85% of consumers disregard local reviews more than 3 months old
For those under 55, the majority of review consumption now occurs on smartphones.
When it comes to reviews, recency matters. Forty percent of consumers say they only look at reviews of local businesses written in the past two weeks — with 85 percent saying reviews more than three months old are no longer relevant. That’s according to the 2018 edition of BrightLocal’s Local Consumer Reviews Survey. The report is based on a survey of 1,000 U.S. adults. This is its eighth year.
90 percent now read reviews. The survey findings show incremental, growing reliance on reviews and greater sophistication among users. However, there’s evidence of caution and even some distrust among those relying on reviews. They’re also more demanding and have higher expectations than in the past. Perhaps most interesting are the differences among age groups.
Below is a summary of some of the top-level findings:
- Nearly 90 percent (86 percent) of survey respondents now read reviews.
- Users read an average of 10 reviews for a given business but want to see roughly 40 reviews to trust the accuracy of the star rating (this is up from last year).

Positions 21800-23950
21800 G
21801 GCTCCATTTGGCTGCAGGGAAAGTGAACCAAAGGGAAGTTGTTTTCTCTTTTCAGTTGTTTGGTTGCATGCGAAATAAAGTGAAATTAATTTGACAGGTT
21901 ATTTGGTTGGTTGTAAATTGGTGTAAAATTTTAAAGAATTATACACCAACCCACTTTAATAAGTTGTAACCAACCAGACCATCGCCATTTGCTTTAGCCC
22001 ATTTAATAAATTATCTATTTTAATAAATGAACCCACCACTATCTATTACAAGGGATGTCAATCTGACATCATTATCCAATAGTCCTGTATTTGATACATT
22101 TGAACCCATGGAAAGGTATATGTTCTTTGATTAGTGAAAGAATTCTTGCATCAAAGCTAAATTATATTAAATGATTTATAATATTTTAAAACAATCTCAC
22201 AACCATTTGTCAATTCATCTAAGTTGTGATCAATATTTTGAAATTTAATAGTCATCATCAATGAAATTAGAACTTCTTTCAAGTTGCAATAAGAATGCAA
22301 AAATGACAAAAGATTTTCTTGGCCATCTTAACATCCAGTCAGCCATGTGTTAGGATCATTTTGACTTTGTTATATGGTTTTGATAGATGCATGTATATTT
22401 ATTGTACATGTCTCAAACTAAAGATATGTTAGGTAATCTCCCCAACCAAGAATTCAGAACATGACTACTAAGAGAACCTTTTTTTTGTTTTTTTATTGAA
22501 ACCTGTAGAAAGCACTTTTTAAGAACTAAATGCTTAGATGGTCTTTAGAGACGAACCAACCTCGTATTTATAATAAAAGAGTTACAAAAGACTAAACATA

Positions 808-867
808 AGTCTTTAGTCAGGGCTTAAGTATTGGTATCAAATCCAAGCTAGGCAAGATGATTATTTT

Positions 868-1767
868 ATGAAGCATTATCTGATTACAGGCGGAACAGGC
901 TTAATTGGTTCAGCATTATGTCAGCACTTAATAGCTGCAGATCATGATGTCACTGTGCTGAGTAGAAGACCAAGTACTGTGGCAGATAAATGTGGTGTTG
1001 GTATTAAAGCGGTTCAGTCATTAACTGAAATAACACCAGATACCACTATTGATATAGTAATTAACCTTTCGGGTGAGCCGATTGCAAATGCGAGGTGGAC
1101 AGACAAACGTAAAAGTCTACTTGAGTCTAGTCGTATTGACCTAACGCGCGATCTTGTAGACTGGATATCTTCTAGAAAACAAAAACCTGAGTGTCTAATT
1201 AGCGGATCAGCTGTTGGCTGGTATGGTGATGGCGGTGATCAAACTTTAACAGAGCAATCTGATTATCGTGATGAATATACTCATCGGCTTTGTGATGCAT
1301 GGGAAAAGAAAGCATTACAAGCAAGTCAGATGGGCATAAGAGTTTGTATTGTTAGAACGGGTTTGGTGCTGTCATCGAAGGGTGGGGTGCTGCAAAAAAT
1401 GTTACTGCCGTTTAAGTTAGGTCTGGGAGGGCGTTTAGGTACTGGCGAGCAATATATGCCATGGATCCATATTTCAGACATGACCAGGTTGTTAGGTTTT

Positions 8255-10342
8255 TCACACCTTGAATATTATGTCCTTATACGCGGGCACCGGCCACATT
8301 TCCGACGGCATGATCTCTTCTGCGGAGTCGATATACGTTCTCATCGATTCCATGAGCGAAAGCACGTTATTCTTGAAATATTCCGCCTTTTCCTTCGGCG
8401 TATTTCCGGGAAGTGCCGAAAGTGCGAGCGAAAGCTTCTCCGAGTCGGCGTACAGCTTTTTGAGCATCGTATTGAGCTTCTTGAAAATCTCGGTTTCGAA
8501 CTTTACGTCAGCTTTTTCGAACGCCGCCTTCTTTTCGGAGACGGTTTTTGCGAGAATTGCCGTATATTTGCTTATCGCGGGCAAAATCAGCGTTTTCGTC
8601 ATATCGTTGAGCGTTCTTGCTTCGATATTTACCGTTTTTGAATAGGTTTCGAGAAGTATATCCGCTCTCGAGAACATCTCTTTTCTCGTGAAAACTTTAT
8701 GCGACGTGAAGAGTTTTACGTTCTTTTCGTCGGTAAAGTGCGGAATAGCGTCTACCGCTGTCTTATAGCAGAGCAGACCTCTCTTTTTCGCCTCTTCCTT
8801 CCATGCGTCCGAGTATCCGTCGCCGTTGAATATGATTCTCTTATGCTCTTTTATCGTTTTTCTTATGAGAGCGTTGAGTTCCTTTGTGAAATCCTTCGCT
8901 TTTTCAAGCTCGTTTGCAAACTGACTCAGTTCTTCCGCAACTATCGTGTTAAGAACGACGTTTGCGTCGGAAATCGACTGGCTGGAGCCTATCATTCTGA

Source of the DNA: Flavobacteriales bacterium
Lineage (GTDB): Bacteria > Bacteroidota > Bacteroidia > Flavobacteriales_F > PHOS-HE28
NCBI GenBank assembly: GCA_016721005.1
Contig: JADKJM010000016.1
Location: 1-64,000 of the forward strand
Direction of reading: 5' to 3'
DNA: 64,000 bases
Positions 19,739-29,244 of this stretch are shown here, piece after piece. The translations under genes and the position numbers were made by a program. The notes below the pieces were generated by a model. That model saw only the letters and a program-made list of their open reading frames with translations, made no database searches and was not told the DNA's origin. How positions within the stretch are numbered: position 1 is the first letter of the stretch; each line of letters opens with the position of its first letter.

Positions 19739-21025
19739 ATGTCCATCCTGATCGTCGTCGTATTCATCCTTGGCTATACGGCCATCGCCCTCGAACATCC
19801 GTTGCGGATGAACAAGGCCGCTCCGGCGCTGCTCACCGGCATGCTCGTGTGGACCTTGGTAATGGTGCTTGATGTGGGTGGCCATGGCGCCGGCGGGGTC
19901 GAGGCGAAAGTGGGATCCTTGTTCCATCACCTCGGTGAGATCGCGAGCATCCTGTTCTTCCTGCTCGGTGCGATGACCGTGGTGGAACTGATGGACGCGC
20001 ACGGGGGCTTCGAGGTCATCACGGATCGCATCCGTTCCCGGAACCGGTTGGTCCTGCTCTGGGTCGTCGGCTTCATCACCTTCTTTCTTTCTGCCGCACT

- Roughly 90 percent (89 percent) of respondents said they look at review responses by the business; however it’s a secondary consideration.
- Nearly 60 percent of consumers will only consider merchants with ratings of 4-stars or more.
- 40 percent of survey respondents only look at reviews that have been written within the past two weeks.
Majority of review consumption on mobile. Review usage is frequent and growing for all age groups. However, those in the 18 -34 year old category are much heavier daily review users than others. The survey also found that except for those 55 and older, the majority of review consumption is now on mobile devices.
There are some paradoxical findings around trust of reviews. Younger users (under 34) are more likely than other groups to “always trust reviews.” They’re also more likely to say they’ve seen “fake reviews.”
When evaluating a local business, in this order, users look at star ratings, then review quality, recency and length of reviews. A majority (60 percent) of survey respondents will only consider businesses with at least a 4-star rating. And on average, consumers want to see at least 40 reviews to believe the star rating’s accuracy.
Why you should care. It’s very clear that consumer expectations of reviews (and associated businesses) are growing. They want to see more reviews, more recent reviews and higher ratings overall. They rely heavily upon and trust reviews but are also growing more wary about the possibility of review fraud.
Google is now the dominant reviews platform (in terms of volume) and reviews are a local ranking factor. It’s therefore critical that local businesses and their marketing partners and agencies have active review management programs in place.
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